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At a VIP ceremony this Thursday, 14 Teves, the Palermo Archbishop is to announce return of the site adjacent to ruins of the city’s ancient synagogue to the Jewish community.
More than 500 years after the Jews were expelled from Sicily, the nascent Jewish community of Palermo will celebrate its rebirth this week with the formal transfer of ownership of a facility owned by the church and monastery of St. Nicolo Tolentino, which sits atop the ruins of the Great Synagogue of Palermo. The transfer results from a request by the Jerusalem-based nonprofit Shavei Israel and the Istituto Siciliano di Studi Ebraici (ISSE, or Sicilian Institute of Jewish Studies).
The handover, to take place at an official ceremony this Thursday marking the anniversary of the Jan. 12, 1493 expulsion of the island’s Jews, will usher in the opening of the first local synagogue in Palermo, Sicily’s capital, since the 15th century. The move comes as growing numbers of people throughout Sicily are rediscovering their Jewish roots.
In a VIP ceremony that is expected to draw hundreds of dignitaries and local residents, the archbishop of Palermo, Corrado Lorefice, will officially deliver part of the complex to the local Jewish community, which numbers some 60-70 people, represented by the ISSE, which is affiliated with Shavei Israel.
“It is with great joy that we have responded to this request to have a place of study and worship for the Palermo Jewish community,” said Lorefice. “The new synagogue’s location atop the ancient ruins of Palermo’s Great Synagogue makes this historic moment all the more exciting. This transfer is the product of a genuine friendship and ongoing dialogue between the church and Palermo’s Jewish community.”
The church’s historic decision to help revive the Palermo Jewish community comes after more than five years of tireless lobbying by Shavei Israel’s founder and chairman, Michael Freund. Freund’s ultimate vision – to revitalize Palermo’s once-vibrant Jewish community for the first time since 1493 – is now finally being realized.
“Ever since I learned about Sicily’s history, my goal has been to lay the groundwork for the establishment of the first Jewish community in Palermo in more than five centuries,” said Freund. “That is what makes this week’s ceremony so important: we will be establishing together with the ISSE the first synagogue and Jewish house of study in Palermo since the expulsion. I am very moved that it will be located adjacent to where the Great Synagogue of Palermo once stood and I am grateful to the Archbishop of Palermo for having the vision and courage to make such a grand gesture of reconciliation towards the Jewish people.”
Freund added: “It is a miracle that after more than 500 years there are still people in Sicily who proudly cling to their Jewish roots and it is testimony to the fact that neither the expulsion nor the Inquisition was able to extinguish the eternal Jewish spark in their hearts. With G-d’s help, the sounds of Sabbath hymns and Jewish prayers will once again be heard in the streets of Palermo.”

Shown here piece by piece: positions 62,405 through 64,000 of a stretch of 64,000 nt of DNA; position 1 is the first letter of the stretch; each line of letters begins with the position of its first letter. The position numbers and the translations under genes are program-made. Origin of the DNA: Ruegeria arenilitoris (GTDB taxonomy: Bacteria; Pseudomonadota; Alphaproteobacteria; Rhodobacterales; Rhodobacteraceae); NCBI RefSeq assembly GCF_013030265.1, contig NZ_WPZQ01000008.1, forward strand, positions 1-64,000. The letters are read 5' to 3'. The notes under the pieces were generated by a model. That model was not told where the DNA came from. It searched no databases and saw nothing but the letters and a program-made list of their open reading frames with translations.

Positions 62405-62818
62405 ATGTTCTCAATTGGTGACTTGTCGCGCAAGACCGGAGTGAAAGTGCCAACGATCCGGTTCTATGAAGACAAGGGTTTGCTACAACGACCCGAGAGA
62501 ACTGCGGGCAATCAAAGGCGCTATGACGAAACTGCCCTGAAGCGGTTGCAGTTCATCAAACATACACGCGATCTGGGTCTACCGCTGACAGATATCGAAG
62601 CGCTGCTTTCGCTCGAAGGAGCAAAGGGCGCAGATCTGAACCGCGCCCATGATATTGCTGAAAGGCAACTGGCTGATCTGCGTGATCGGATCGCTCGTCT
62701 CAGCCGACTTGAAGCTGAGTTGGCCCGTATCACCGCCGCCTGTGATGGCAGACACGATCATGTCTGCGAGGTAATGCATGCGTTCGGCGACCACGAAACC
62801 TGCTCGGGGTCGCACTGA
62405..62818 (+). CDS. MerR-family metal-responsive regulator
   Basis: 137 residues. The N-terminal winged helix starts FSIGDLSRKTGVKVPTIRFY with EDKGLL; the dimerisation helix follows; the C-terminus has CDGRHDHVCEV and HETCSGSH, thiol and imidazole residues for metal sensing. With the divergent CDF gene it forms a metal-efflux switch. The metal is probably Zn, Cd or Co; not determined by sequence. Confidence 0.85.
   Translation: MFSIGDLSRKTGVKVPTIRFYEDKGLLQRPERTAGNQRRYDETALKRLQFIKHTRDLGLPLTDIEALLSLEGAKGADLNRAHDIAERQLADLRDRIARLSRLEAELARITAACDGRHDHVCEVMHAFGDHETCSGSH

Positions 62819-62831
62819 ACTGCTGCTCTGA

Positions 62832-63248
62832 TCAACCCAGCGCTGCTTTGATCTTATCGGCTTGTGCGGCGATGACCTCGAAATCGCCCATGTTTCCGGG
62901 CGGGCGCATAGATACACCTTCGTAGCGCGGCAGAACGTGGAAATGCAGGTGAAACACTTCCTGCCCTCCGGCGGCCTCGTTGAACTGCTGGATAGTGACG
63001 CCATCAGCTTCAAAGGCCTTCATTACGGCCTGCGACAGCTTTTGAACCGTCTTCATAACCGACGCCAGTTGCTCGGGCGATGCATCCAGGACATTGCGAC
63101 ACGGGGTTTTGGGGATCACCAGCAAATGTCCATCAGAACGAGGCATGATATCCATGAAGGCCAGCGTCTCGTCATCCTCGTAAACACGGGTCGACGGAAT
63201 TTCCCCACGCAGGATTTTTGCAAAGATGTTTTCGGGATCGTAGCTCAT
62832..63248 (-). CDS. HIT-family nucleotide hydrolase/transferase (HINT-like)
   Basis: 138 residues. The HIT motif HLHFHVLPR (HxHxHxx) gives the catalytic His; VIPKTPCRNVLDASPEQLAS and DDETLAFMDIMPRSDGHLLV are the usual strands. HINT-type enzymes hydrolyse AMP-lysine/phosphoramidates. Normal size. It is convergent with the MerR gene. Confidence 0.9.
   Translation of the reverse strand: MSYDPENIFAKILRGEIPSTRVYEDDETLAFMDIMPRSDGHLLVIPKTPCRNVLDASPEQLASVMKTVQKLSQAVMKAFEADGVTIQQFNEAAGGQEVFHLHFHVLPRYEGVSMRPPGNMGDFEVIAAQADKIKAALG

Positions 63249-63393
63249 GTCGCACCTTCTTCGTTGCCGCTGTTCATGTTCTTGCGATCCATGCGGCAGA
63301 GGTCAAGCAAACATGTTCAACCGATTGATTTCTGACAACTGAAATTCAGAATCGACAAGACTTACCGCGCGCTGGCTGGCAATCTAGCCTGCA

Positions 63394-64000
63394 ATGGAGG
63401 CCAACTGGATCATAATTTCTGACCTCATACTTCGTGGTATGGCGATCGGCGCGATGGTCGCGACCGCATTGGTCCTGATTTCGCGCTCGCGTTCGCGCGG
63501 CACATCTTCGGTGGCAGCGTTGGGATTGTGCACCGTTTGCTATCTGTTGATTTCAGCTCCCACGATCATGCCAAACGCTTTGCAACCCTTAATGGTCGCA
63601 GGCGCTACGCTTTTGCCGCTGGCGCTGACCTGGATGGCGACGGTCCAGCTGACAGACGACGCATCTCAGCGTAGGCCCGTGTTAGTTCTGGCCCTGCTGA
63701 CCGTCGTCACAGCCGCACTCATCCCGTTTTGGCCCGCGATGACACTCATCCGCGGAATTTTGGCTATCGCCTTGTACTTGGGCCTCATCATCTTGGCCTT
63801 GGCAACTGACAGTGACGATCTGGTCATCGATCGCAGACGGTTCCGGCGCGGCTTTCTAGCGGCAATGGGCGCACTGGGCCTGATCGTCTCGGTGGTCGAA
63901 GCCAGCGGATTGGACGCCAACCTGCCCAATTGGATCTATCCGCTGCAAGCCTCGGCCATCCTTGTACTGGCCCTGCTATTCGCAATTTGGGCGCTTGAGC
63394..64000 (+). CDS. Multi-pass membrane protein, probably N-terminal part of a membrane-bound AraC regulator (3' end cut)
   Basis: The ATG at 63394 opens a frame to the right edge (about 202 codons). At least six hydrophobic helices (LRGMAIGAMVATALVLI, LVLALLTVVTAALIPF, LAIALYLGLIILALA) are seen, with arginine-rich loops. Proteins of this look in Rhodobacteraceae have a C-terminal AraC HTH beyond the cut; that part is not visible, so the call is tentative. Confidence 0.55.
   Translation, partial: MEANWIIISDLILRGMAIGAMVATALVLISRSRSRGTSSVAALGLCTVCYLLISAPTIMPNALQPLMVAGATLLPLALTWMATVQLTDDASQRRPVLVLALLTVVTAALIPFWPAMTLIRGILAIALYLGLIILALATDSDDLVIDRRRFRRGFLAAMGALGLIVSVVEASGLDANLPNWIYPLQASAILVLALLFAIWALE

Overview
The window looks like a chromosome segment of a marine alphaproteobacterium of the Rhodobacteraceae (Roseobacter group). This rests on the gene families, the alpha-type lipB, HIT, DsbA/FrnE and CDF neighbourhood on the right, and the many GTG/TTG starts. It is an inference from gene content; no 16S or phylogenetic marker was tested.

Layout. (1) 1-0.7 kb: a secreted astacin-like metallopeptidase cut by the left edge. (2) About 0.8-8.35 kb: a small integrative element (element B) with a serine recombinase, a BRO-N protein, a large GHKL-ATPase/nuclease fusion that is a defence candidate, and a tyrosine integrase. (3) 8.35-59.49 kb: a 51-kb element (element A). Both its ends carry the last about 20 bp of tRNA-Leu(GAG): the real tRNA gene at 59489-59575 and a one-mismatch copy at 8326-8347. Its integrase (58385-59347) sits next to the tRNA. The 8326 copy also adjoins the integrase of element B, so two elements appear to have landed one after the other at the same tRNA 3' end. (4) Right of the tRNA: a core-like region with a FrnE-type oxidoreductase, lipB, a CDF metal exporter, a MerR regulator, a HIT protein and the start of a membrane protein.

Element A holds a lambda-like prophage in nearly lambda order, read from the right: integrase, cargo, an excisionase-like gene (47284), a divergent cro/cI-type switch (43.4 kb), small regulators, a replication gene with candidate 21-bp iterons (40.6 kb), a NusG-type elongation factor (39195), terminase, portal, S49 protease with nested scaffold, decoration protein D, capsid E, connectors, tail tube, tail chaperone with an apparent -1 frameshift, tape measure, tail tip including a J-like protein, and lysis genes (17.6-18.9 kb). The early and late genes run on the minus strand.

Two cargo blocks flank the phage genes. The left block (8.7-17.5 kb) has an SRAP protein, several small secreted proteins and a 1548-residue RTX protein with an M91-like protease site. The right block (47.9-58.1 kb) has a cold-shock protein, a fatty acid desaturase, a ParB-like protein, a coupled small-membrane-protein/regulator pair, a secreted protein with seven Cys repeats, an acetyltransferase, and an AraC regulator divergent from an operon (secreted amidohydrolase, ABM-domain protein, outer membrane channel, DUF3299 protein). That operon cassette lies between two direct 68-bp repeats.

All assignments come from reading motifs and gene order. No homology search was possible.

The synagogue, which will include a study center, or Beit Midrash, and a Jewish heritage center, will be operated primarily by Shavei Israel, which strengthens ties between the Jewish people, the State of Israel and the descendants of Jews around the world. It will be overseen by Shavei’s emissary to Sicily, Rabbi Pinhas Punturello, who serves as the rabbi to the local Jewish community. Punturello also serves as a board member of the ISSE.
Shavei Israel has been working closely with a growing number of Sicilians descended from Iberians whose forefathers were forced to convert to Catholicism in the 14th and 15th centuries yet secretively preserved Jewish traditions and are now rediscovering their Jewish roots. There are believed to be thousands of such crypto-Jews, called “Bnei Anousim” or “the forced ones,” across Sicily.
About Sicilian Jews and Bnei Anousim
The history of Jews in Sicily dates back more than two millennia, to the Second Temple period. According to some scholars, the first Jews in Sicily were slaves brought to the island by the Roman legion after the capture of Jerusalem. Despite enduring various periods of legal restrictions and persecutions over the ensuing centuries, the Jews of Sicily flourished and produced many great scholars and rabbis.
In the late 14th century, Sicily’s Jews were confined to ghettos and faced increasingly harsh decrees as well as massacres and forced conversions to Catholicism. These measures culminated in 1492 with the Edict of Expulsion, which ordered the remaining Jews to leave. At the time, Sicily was under the control of King Ferdinand and Queen Isabella of Spain. There were at least 52 Jewish communities spread out across Sicily, numbering more than 37,000 people. After a series of delays, the deadline for their expulsion was set at January 12, 1493. But large numbers of forcibly converted Jews were compelled to remain behind, where they suffered under the heavy hand of the Inquisition.
(YWN – Israel Desk, Jerusalem)